it is not important, especially when you are willing to talk about all the movies and tv shows you watch. Make the time. Pull the sketchbook out and start doodling.
As for creating something new all the time, remember you will hit lows. These are temporary. Creativity is a powerful mental force not understood. It is an adrenaline rush that has a low after it. Learn to recognize and prepare for it. Durning my lows I switch gears and work on other projects to keep me going. I also keep a quote from an old creator who said, “It’s when i am tired and don’t want to draw, that I need to push myself to keep going” (he was a daily strip cartoonist). I believe that-Drawing for me is important. Don’t get me wrong I love doing gigs and commissions. I love drawing fan art (though i would never make prints of my fan art). I love drawing pop-culture icons as well… but in the end it is more important for me to establish my style and my stories. It’s a building process that is growing at an incredible rate and it’s based of my works and not someone else.
Your original work competing against your pop culture work. Not many people think of this. I have friends who do both fan based pop culture and original works. They say that their original works and ideas don’t sell that well at shows but their pop culture works sell out. It’s because they are competing against themselves. They have built an audience that, even though some of them enjoy their original works, it is just just an audience that mainly enjoys somebody else’s proprieties that you just happened to draw. That’s what they expect and when you do that it is really easy to stop believing in your own ideas because you have to rely on someone else to make a buck at a show. Then when you want to focus solely on your own work you can’t because you are not drawing what the masses have expected you to draw.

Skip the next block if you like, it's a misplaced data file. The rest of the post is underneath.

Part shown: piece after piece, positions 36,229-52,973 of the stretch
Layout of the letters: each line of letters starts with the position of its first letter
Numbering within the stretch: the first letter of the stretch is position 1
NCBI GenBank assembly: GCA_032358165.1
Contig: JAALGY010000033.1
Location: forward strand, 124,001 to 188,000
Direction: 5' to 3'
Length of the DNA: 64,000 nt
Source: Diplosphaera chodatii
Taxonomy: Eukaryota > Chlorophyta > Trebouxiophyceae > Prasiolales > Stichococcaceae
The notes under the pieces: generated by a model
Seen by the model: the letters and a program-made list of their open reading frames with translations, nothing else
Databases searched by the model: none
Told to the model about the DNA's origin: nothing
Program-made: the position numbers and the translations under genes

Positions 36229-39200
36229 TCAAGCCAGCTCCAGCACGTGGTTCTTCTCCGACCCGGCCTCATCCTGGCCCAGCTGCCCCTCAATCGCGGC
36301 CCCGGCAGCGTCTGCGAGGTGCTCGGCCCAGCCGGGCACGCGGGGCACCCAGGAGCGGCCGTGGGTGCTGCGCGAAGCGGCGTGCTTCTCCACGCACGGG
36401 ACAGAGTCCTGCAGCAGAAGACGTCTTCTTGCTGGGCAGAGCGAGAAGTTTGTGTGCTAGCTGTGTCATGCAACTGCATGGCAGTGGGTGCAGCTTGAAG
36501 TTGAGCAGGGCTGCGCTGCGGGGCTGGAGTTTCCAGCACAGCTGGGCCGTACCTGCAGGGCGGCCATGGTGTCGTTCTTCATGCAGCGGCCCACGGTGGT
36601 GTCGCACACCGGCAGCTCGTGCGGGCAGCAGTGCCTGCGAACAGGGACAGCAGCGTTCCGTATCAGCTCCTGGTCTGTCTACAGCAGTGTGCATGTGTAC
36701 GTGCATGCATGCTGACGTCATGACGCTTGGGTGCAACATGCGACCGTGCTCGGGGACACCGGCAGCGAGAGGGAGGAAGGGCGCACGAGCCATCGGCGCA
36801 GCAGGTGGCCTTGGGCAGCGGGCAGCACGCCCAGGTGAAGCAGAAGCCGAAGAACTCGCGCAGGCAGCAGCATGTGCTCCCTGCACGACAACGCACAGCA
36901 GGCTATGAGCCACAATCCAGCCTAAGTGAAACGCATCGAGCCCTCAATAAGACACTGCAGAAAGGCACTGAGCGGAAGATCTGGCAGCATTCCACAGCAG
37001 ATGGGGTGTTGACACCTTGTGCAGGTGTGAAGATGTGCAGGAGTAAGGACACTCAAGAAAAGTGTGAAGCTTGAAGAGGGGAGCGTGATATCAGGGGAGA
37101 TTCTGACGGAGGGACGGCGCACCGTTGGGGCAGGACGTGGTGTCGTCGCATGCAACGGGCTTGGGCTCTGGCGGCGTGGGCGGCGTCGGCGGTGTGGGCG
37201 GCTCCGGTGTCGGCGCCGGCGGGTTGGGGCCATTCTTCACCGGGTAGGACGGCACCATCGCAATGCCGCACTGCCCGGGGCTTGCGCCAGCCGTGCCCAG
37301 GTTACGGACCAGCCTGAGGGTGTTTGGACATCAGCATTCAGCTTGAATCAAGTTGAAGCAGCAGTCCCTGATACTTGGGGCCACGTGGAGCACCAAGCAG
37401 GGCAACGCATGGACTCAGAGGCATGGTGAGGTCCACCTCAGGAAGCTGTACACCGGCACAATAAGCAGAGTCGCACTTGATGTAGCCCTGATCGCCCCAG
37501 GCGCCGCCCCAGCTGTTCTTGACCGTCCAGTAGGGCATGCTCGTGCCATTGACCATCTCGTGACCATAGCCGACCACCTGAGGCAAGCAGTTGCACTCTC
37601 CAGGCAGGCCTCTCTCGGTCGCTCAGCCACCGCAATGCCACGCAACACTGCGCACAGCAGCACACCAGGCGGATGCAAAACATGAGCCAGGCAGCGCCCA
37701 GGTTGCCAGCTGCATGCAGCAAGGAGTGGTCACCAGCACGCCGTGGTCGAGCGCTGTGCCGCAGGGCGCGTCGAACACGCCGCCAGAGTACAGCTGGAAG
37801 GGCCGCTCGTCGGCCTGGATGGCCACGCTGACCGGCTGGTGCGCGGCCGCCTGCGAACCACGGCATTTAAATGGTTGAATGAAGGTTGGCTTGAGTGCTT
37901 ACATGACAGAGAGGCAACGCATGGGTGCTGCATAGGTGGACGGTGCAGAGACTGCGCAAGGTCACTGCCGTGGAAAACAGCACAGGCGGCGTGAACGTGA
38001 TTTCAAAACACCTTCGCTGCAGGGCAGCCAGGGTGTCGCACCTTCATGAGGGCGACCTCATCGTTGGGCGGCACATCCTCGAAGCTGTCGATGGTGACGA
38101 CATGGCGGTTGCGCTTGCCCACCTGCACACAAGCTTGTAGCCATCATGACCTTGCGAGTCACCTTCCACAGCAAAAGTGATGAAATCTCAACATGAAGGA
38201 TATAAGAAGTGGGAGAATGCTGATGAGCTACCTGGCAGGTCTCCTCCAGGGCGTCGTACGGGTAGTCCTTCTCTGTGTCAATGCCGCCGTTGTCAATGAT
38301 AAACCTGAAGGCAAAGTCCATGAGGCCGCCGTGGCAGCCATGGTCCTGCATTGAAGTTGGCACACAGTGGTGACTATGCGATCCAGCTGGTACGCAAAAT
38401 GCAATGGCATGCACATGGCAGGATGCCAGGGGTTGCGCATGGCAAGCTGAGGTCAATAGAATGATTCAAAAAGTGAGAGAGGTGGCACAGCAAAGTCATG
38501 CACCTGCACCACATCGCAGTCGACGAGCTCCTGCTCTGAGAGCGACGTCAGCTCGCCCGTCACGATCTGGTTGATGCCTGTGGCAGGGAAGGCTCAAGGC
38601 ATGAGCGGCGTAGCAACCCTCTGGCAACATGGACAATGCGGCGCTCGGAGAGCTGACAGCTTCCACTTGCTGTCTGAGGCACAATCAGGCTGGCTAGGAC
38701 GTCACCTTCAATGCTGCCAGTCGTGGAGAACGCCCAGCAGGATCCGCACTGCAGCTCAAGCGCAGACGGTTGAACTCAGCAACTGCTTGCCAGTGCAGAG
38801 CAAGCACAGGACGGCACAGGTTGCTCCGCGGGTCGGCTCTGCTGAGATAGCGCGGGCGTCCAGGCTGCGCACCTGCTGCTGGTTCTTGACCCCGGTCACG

I cant tell you what to do or what direction you should take. Only you can do that. Yet you need to decide what you want to be in the end. It might take some soul searching and such, but it comes down to you. For me, even though the road has been long and hard, it has been worth it. I am my own artist now. I have sooo much fun playing in my imagination and I know many others that have gone down the same road as I. They say the same thing…. they draw their own stories and their own ideas and they feel free doing it. The road is universally tough for all of them, but they are making it and they are examples to others trying to do the same thing, proving that it is possible to be an indy and be your own artist.
So go produce a book, than produce another, and do your own prints and build a strong following… just be aware the road is a rougher, a little longer, but far more rewarding.